The Egyptian symbol for ‘city’, Richard Sennett points out in Conscience of the Eye (p. 46), consisted of a cross bounded by a circle, providing one of the earliest signs of the urban; intersection and enclosure — grid and boundary — come together in this hieroglyph. The notion of the urban as an intersection offers an insight into one of the longest-running themes in urbanism – centrality. Whilst Egyptians made a point of right-angled street intersections, the Roman grid plan (Hippodamus) was designed to explicitly generate centers at different scales, with the earliest phase of settlement locating itself at the intersection of two prominent axial streets, the cardo and the decumanus. To this day cores, hubs, and centers form ever-present concepts in urban discourse; all relate or allude to a set of slippery spatial phenomena we call ‘centrality’.
The first formal representation of urban space in modern urbanist discourse was the Chicago School’s concentric model. This updated the Egyptian hieroglyph to the modern metropolis, presenting a symmetrical radial growth emanating from a single Central Business District (CBD), surrounded by successive bands of residential and retail development, an affirmation of centrality as the dominant spatial relation in all matters urban; all space in the urban realm to be defined with respect to a core and a periphery.
In Writings on Cities Lefebvre calls for “a renewed urban society, a renovated centrality”. His essays use varying notions of the concept, providing 35 instances of centrality that present it as intrinsic to the urban, an “essential quality” of its spatial manifestation. “This is the sense of urban centrality, of differences assembled through unity” he states, before moving on to his wish for a “reconstruction of centrality destroyed by a strategy of segregation”. Whilst Lefebvre fractures, diffuses and scatters the concept throughout his texts, in more recent years it has resurfaced in far more precise and quantitative terms than he may have encouraged.
Centrality in modern spatial analysis is strongly tied to graph theoretic measures of nodal relations in topological space. Let us define spatial networks as weighted graphs that use a Cartesian distance or time-based cost function for edge weights. Confining ourselves to such spatial networks we can define closeness centrality as a measure of a node’s closeness in space/time to all the other nodes in a network, and betweenness centrality as a node’s appearance on shortest paths between other nodes, information centrality (Crucitti, 2005) as the impact of node removal on the communicational efficiency of a network, and straightness centrality (Crucitti et al, 2006) as a measure of route efficiency between any two nodes, describing the relation of a straight euclidean path to the actual path on the network. Many other centrality measures can be formulated in this manner. These multiple inter-related centrality phenomena in graphs imply a more complicated tangle of concepts now orbiting the term centrality, focusing on centrality as a function of connectedness.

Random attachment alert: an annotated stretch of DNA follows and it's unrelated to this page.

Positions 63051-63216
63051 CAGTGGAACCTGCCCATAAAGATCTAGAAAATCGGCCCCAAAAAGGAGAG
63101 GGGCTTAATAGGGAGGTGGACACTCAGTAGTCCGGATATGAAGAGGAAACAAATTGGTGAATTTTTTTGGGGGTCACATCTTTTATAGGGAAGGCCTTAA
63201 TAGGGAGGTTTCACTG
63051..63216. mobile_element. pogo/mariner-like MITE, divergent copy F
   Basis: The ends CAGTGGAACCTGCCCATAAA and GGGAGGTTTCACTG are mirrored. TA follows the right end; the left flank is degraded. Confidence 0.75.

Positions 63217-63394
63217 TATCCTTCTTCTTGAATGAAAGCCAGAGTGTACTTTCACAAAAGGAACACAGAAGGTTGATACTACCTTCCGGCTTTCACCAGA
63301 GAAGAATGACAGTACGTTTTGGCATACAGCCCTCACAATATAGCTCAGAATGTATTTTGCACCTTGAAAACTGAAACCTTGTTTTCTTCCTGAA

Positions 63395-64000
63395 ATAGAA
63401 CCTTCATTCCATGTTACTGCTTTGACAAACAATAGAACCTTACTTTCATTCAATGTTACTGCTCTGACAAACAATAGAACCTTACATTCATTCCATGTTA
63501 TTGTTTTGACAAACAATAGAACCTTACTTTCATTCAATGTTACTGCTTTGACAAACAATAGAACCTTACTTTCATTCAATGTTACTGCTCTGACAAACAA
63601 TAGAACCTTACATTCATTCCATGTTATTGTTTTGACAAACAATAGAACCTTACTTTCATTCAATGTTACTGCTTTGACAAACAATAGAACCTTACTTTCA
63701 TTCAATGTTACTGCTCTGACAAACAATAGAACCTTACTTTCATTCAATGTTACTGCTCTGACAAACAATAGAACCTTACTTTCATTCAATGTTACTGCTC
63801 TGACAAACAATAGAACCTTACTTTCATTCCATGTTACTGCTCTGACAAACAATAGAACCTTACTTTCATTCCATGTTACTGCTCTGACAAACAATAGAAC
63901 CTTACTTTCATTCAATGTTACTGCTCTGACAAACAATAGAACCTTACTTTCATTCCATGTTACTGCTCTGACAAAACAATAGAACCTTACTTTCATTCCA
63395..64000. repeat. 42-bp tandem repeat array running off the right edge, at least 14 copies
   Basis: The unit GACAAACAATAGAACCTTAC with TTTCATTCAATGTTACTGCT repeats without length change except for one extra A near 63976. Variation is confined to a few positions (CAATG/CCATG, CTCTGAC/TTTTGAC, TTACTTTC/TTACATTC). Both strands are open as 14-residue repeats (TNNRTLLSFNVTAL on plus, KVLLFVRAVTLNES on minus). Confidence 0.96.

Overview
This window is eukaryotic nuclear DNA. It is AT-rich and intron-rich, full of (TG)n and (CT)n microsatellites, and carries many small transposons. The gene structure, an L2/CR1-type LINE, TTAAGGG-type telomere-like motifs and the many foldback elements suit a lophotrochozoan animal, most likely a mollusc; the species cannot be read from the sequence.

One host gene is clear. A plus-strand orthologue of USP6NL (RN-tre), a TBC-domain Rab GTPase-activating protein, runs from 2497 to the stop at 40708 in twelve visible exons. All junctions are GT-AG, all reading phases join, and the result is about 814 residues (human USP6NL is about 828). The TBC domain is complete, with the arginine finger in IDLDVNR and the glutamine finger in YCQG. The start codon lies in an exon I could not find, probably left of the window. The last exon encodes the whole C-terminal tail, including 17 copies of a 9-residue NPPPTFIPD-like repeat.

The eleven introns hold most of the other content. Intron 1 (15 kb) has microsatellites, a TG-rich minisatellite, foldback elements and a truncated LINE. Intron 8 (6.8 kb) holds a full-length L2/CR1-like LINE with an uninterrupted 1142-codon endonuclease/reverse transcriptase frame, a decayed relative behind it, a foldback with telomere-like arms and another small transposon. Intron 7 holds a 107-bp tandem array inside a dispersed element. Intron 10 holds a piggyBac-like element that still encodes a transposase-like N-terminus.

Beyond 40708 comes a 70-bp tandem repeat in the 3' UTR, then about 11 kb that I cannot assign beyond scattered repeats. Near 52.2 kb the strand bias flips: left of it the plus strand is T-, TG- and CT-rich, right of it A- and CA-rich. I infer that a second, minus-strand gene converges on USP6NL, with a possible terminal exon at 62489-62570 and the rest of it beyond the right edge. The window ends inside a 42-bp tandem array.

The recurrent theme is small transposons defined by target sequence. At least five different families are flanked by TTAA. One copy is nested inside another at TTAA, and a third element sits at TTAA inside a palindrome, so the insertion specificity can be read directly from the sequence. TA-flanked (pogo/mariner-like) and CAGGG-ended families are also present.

Whilst these forms of centrality are based on dyad relations in a network and can be computed on a node by node basis, they exist in relation to other macroscopic concepts in spatial analysis, namely centricity and centralisation. Centricity can be considered a concept constructed out of a simplifying dualism, monocentrism-polycentrism. This is an axis, or spectrum, describing a multi-scalar phenomenon (local, urban, regional, national, global) which is both functional and morphological (Green, 2007). Centers of activity, centers of population, centers of wealth: Centers are always both relational and functional in nature. Many measures of polycentricity, such as the statistical distribution of sizes of urban settlements, which is often used at the regional scale (Meijers, 2006), focus on just one component of polycentricity, the functional, with no respect for the other, namely the morphology describing the distribution of the centers in space. Centers, to be defined as such, must of course possess a tangible quality, a centrality, which permits them to be distinguished.
Centralisation, on the other hand, is a measure of spatial concentration, again both in functional and morphological terms. Distributions of activity, population or infrastructure can be examined, their statistical dispersion often giving us insights into how centralised-decentralised a space may or may not be from the point of view of a certain urban activity. Graph theory has its own contributions here: The dispersion of graph theoretic centralities, degree distributions or node assortativity can give insight into the level of centralisation in a spatial system.
Urban modeling has consistently been drawn to centers. Christaller’s Central Place Theory provides a model that produces a hierarchy of increasingly dispersed centers, whilst Wilson’s BLV model, taking ecological dynamics from Lotka-Volterra and entropy maximisation via Boltzmann’s formulation of the microcanonical ensemble, models the slow-scale, complex spatial evolution of centers (e.g. retail). In both these, multiplier, or feedback effects, are present in processes that dynamically produce emergent centers.
Centrality, then, emerges as a strong recurring concept in urban analysis by virtue of its status as a multiple; its ability to not be drawn in to a reductive dualism. There is no one centrality, but one or more centralities, at any given point, in any given spatial system, at any given time.